Dysentery is an infection of the intestines that causes diarrhoea containing blood or mucus.
Other symptoms of dysentery can include:
Painful stomach cramps
Nausea or vomiting
A fever of 38C (100.4F) or above
Dysentery is highly infectious and can be passed on if you don't take the right precautions, such as properly and regularly washing your hands
There are two main types of dysentery:
Bacillary dysentery or shigellosis – caused by shigella bacteria; this is the most common type of dysentery
Amoebic dysentery or amoebiasis – caused by an amoeba (single-celled parasite) called Entamoeba histolytica, which is mainly found in tropical areas; this type of dysentery is usually picked up abroad.
Bacillary and amoebic dysentery are both highly infectious and can be passed on if the faeces (poo) of an infected person gets into another person's mouth.
This can happen if someone with the infection doesn't wash their hands after going to the toilet and then touches food, surfaces or another person.
The infection usually affects groups of people in close contact, such as in families, schools and nurseries.
There's also a chance of picking up the infection through anal or anal-oral sex ("rimming").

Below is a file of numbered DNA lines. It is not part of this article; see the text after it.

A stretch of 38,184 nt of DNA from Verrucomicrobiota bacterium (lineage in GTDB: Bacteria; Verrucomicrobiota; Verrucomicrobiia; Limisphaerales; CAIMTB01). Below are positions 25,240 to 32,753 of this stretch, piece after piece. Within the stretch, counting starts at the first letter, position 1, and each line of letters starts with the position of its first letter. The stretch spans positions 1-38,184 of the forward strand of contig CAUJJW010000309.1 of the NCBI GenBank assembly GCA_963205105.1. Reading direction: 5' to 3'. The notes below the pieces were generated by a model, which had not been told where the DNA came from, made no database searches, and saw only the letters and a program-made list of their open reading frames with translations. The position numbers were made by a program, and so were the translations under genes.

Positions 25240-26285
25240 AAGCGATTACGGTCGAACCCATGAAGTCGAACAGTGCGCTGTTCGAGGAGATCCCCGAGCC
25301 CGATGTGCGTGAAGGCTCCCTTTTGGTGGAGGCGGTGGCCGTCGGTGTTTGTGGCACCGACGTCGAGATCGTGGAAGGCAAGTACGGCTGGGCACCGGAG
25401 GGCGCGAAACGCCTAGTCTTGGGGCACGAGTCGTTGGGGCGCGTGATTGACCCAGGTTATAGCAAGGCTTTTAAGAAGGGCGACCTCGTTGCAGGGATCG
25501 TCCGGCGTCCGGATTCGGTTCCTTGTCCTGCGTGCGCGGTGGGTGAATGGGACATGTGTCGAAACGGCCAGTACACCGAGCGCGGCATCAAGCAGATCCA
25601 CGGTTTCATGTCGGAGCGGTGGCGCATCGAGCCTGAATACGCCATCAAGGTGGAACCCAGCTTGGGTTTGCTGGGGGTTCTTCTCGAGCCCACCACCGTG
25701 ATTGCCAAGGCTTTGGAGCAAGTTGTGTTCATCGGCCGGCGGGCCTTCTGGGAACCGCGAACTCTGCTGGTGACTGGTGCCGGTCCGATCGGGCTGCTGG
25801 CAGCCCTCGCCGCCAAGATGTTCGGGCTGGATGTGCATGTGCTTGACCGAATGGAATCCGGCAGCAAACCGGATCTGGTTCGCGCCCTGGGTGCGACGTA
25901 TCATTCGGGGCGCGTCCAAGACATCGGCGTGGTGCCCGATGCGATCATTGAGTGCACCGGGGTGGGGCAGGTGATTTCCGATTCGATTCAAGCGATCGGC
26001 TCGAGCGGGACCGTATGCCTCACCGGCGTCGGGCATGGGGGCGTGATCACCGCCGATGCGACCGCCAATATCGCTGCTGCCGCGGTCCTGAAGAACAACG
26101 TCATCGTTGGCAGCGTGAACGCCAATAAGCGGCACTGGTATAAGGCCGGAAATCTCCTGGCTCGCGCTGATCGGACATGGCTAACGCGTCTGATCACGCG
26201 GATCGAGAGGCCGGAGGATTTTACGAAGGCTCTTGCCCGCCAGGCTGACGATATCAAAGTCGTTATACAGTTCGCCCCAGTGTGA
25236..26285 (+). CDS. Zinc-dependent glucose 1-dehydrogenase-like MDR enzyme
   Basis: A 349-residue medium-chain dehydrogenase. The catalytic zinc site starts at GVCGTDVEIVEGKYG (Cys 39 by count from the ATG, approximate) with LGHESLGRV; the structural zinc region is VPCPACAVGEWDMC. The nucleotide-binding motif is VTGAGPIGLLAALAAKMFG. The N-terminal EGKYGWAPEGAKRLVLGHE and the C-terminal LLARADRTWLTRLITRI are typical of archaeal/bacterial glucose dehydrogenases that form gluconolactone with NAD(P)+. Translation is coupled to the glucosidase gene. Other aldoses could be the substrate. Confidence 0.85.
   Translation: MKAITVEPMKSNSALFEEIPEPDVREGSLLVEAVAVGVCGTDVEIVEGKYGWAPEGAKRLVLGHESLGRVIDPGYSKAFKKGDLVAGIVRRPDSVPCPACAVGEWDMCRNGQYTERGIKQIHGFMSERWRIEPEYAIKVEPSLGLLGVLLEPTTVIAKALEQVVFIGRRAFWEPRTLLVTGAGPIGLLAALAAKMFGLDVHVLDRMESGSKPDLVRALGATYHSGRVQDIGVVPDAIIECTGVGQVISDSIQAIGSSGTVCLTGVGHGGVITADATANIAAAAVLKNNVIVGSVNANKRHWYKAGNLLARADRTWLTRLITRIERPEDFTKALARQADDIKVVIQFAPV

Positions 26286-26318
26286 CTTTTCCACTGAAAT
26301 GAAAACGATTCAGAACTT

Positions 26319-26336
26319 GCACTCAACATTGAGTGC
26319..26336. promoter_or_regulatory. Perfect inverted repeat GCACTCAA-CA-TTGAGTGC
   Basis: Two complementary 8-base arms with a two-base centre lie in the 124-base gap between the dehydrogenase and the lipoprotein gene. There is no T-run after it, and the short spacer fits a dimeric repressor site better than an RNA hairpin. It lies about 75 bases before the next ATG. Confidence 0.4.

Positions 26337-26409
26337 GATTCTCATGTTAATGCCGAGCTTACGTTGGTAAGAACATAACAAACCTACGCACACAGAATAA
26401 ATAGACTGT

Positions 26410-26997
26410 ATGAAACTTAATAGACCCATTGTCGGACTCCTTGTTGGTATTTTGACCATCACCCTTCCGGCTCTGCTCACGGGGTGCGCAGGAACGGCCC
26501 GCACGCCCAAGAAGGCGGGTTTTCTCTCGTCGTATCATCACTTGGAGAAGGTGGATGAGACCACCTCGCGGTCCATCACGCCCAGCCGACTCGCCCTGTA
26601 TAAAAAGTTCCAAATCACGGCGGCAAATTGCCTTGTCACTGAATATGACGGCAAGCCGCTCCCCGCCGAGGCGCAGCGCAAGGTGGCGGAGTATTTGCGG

In developing countries with poor sanitation, infected faeces may contaminate the water supply or food, particularly cold uncooked food.
As dysentery usually clears up on its own after three to seven days, treatment isn't usually needed.
However, it's important to drink plenty of fluids and use oral rehydration solutions (ORS) if necessary to avoid dehydration.
Over-the-counter painkillers, such as paracetamol, can help relieve pain and a fever. Avoid antidiarrhoeal medications, such as loperamide, because they can make things worse.
You should stay at home until at least 48 hours after the last episode of diarrhoea to reduce the risk of passing the infection on to others.
Handwashing is the most important way to stop the spread of infection. You're infectious to other people while you're ill and have symptoms.
Take the following steps to avoid passing the illness on to others:
Wash your hands thoroughly with soap and water after going to the toilet. Read more about how to wash your hands.
Stay away from work or school until you've been completely free from any symptoms for at least 48 hours.
Help young children to wash their hands properly.
Don't prepare food for others until you've been symptom free for at least 48 hours.
Don't go swimming until you've been symptom free for at least 48 hours.
Where possible, stay away from other people until your symptoms have stopped.
Wash all dirty clothes, bedding and towels on the hottest possible cycle of the washing machine.
Clean toilet seats and toilet bowls, and flush handles, taps and sinks with detergent and hot water after use, followed by a household disinfectant.
Avoid sexual contact until you've been symptom free for at least 48 hours.
As shigella is easily passed on to others, you may need to submit stool (poo) samples to be given the all clear to return to work, school, nursery or a childminder.